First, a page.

According to a recent survey, roughly 75% of Americans feel it’s important to spend time outside in their yards. And now that summer is nearly here, your family will probably be playing and relaxing outdoors quite a bit. But if you want your time to be tranquil and pleasant, you’ll need to protect yourself from pests. Mosquitoes bites, of course, can lead to incessant itching, but there’s also the threat of West Nile and other diseases to worry about. And while wearing protective clothing and dousing yourself in insect spray are recommended, there may be other ways to keep these creatures at bay. Here are just a few surprising preventative tips that you’ll want to add to your regimen this season.
Clean Out Your Gutters and Kiddie Pools
Standing water is notorious for attracting insects, including mosquitoes. While you may not have a pond in your backyard, your property maintenance could be making it more likely for your family to be bitten. Rain gutters, which were first invented in the early 20th century, can be a hotbed for mosquito activity. Make sure to have your gutters cleaned out a couple of times a year to remove leaves and debris. (As a bonus, this can prevent potential water damage to your home!) If you have a kiddie pool out back, you’ll want to be careful to drain the water regularly and ensure it doesn’t sit out to attract pests. Open trash receptacles, which can easily fill with water during a storm, and pet bowls should be covered, cleaned out, or brought inside to limit the likelihood of mosquitoes coming to breed.
To Keep the Mosquitoes Away Think Beyond DEET
Insect repellants that contain DEET (short for N, N-diethyl-meta-toluamide) are typically seen as the standard. But this isn’t the only effective chemical for ensuring mosquitoes won’t bite. While DEET-containing products were found to be the most effective in one 2015 study, independent researchers maintain that repellants containing alternatives like picaridin or IR 3535 are just as or more effective. Not only are they recommended by the CDC, but one researcher interviewed by NPR noted that picaridin actually discourages mosquitoes from even landing on the repellant wearer. DEET products do have that characteristically strong smell, which may be a turnoff for some. DEET products are certainly good to have on-hand and are far better than many natural sprays or patches — but they aren’t the only ones that work. Researchers from New Mexico State University actually found that a product containing lemon eucalyptus oil was nearly as effective and as long-lasting as DEET products. However, it’s important to do your research and to reapply when necessary.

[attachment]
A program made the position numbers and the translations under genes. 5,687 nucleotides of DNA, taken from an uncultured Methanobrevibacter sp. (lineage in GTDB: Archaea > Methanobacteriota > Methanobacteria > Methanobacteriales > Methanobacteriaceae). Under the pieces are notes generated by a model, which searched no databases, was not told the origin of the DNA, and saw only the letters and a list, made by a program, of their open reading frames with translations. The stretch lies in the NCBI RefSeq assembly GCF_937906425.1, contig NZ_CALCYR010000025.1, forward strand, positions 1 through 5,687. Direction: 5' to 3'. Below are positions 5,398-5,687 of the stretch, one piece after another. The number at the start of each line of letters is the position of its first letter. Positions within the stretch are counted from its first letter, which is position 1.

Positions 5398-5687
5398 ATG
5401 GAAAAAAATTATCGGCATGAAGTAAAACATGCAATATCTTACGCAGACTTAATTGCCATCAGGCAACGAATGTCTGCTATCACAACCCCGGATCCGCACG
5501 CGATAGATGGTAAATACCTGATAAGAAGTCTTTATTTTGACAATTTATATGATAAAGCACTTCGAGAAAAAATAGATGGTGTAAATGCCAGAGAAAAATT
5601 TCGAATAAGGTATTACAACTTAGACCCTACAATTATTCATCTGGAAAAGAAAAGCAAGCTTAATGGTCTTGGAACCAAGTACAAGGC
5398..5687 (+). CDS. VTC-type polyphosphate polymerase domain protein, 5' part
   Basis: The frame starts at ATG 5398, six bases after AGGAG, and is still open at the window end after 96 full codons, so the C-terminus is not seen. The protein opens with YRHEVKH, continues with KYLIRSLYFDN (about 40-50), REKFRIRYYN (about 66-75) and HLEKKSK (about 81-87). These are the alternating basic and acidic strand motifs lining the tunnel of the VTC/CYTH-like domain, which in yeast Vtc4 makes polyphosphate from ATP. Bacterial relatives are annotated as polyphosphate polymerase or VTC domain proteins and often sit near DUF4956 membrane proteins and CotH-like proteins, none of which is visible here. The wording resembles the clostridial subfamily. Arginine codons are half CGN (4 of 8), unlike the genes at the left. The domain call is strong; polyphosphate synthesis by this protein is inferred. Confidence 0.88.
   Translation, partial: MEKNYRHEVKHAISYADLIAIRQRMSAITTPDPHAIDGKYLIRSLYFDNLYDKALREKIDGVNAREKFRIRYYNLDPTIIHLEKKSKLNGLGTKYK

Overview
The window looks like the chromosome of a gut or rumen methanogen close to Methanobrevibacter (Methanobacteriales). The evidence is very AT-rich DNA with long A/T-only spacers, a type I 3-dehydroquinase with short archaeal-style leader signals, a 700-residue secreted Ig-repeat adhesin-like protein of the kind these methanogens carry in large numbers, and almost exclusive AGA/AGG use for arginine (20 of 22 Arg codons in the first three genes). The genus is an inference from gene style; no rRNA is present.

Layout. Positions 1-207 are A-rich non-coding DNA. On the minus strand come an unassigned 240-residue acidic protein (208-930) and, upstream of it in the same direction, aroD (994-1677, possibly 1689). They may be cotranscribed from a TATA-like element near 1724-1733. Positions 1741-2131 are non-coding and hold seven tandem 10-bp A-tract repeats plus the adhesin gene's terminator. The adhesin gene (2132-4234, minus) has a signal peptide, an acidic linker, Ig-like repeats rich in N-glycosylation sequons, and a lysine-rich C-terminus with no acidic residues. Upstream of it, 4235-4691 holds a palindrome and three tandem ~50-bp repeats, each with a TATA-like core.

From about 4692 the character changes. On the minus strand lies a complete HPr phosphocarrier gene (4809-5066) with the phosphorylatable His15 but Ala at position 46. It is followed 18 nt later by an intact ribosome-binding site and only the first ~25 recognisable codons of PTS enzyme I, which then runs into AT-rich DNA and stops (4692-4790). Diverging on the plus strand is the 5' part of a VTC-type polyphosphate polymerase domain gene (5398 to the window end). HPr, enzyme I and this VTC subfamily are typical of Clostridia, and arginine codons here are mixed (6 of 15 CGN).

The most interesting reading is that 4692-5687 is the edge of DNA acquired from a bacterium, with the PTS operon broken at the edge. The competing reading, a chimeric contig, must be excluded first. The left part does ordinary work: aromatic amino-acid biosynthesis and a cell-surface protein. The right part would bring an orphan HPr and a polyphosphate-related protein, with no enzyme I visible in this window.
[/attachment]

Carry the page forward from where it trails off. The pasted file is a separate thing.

Ditch the Bug Zapper
Since landscaping can increase a home’s resale value by 14%, it’s a no brainer that you’d like to sit out on your deck, porch, or patio and enjoy the view. But if you think you need a bug zapper to keep these insects away, you’re probably going to end up itchy and miserable. That’s because, according to experts, these devices actually attract mosquitoes. The American Mosquito Control Association reports that, while these insect electrocution devices can and do kill many bugs, studies have confirmed that mosquitoes make up a very small portion of the insects exterminated in this manner. Two University of Notre Dame studies found that less than 6.5% of the daily catch over the entire season were found to be mosquitoes. What’s more, there was essentially no difference between the number of mosquitoes found in yards with bug zappers as there were in yards without them. In most cases, the mosquitoes that actually bite will find you before they end up in the zapper. In other words, it’s not worth it to invest in these devices and to explore other options instead.
Listen to Electronic Music
It might sound strange, but science shows that mosquitoes respond differently depending on the type of music that’s being played. According to a recent study, it was revealed that mosquitoes subjected to electronic music (specifically, a song by Skrillex) showed a decreased likelihood to bite and to mate, compared to those bugs that had not been exposed to this music. Since mosquitoes are known to use sound to communicate (and knowing how annoying many people find this type of music to be), the results may not be totally shocking. That said, the researchers failed to test any other types of music in the study — and at least one leading expert is skeptical about replacing repellant with a stereo system. You probably wouldn’t want to play house music or heavy metal at your family picnic, anyway. But if you’re already a fan of this artist or the genre, it probably couldn’t hurt (although it might annoy your neighbors).
Ultimately, the best ways to keep mosquitoes away are to wear repellant, keep doors and windows closed, and wear protective clothing when you’re outside. But keeping the rest of these tips in mind could simply add another level of protection — and ensure you don’t spend the rest of the night scratching or swatting.
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